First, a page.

IT (N = 13)

CT (N = 8)

Before training

7 days after training

Before training

7 days after training

CMJ_H (cm)

45.9 7.4

45.8 5.8

44.5 4.1

46.3 3.3

CMJ_Pmax (W/kg)

51.7 5.5

49.1 5.0**

48.1 4.1

48.5 3.7

SJ_H (cm)

41.7 6.9

41.5 6.3

42.0 4.0

42.2 2.1

SJ_Pmax (W/kg)

51.1 6.0

49.0 5.6**

48.7 4.1

49.0 3.7

Parameters are shown as mean SD


CMJ countermovement jump, SJ squat jump, H jump height, Pmax maximal power
** SigniWcant diVerence compared to before training (P < 0.01)

Discussion
The main Wnding of the present study was that during oVseason an 11-day shock microcycle consisting of 15 highintensity interval sessions was able to improve VO2max,
PPO and power output at VT2 in elite junior skiers in a very
time-eYcient way. A more traditional mixed training
regime showed minor changes in only a few parameters
over this short time period.
In the present study, we have provided the Wrst primary
data on the eVectiveness of block training comprising 15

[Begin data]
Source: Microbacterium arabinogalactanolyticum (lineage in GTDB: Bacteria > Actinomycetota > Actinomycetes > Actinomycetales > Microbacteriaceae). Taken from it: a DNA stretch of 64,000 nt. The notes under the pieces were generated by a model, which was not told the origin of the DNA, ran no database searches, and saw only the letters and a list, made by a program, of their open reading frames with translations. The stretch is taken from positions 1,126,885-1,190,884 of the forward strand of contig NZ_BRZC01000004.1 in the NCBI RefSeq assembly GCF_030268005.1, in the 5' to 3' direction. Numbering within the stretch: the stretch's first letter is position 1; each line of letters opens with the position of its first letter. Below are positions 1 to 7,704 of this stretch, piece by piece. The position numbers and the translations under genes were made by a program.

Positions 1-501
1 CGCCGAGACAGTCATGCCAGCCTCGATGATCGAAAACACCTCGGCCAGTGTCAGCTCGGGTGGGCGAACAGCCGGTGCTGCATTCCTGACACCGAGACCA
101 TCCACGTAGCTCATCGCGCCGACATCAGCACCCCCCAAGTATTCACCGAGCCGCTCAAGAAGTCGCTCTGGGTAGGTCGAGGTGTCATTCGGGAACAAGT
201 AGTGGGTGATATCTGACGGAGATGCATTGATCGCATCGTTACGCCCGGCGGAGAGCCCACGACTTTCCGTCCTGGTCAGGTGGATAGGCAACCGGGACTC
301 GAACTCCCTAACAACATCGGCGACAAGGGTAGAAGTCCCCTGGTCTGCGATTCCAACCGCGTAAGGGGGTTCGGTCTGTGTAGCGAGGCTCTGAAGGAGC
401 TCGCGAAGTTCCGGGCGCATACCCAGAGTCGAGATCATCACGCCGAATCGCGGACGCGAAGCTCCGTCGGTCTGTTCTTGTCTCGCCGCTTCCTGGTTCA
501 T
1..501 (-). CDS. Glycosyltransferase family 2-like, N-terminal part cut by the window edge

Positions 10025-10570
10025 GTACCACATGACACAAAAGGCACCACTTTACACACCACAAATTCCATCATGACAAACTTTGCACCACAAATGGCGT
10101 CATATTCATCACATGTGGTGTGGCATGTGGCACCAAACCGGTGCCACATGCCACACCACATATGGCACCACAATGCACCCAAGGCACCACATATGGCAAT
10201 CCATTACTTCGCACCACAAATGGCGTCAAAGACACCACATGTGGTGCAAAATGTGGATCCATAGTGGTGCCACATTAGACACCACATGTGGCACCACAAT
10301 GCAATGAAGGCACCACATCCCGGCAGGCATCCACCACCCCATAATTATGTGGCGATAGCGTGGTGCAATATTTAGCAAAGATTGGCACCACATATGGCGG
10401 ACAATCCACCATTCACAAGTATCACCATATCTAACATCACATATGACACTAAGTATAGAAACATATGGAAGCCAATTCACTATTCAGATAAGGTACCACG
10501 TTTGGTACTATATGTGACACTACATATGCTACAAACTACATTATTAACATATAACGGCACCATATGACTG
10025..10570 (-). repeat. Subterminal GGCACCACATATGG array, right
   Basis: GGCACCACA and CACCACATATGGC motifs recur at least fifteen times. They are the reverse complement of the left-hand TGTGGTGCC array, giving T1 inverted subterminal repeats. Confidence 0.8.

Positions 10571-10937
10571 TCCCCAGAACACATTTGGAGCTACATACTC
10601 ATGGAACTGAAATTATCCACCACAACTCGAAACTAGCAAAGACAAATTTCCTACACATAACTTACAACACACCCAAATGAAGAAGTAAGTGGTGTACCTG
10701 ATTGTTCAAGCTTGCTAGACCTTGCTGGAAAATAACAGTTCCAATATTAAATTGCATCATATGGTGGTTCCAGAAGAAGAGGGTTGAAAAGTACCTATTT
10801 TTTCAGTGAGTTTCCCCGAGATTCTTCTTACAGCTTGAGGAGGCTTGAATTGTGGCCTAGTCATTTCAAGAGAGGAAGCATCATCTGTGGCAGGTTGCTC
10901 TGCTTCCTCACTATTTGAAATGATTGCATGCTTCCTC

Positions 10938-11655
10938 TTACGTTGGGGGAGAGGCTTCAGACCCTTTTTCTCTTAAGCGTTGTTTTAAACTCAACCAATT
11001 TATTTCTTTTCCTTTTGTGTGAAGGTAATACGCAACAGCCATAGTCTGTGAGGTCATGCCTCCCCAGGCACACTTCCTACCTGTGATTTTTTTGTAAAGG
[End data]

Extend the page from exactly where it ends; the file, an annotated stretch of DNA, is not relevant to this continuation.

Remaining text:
HIT sessions within only 11 days. The 6% improvement in
relative VO2max after HIT is in line with the results reported
in a short note in Stolens review on physiology of soccer
players (Stolen et al. 2005). In that preliminary study, elite
soccer players performed 13 HIT sessions (4 4 min
protocol) on a dribbling track within 10 days. While the
various training interventions used in previous HIT studies
are clearly not all equally eVective for improving VO2max,
10- to 11-day HIT shock microcycles employing 4 4-min
sessions compare well with the most eVective protocols
studied elsewhere.
Shorter (0.5 to 3.5 min), more-intense (100175%
PPO) intervals performed 23 times per week over 34
weeks have repeatedly produced improvements in VO2max
(5.48.1%), peak aerobic intensity (4.76.2%), and timetrial performance in well-trained cyclists (Gross et al. 2007;
Laursen et al. 2002) and runners (Smith et al. 1999) which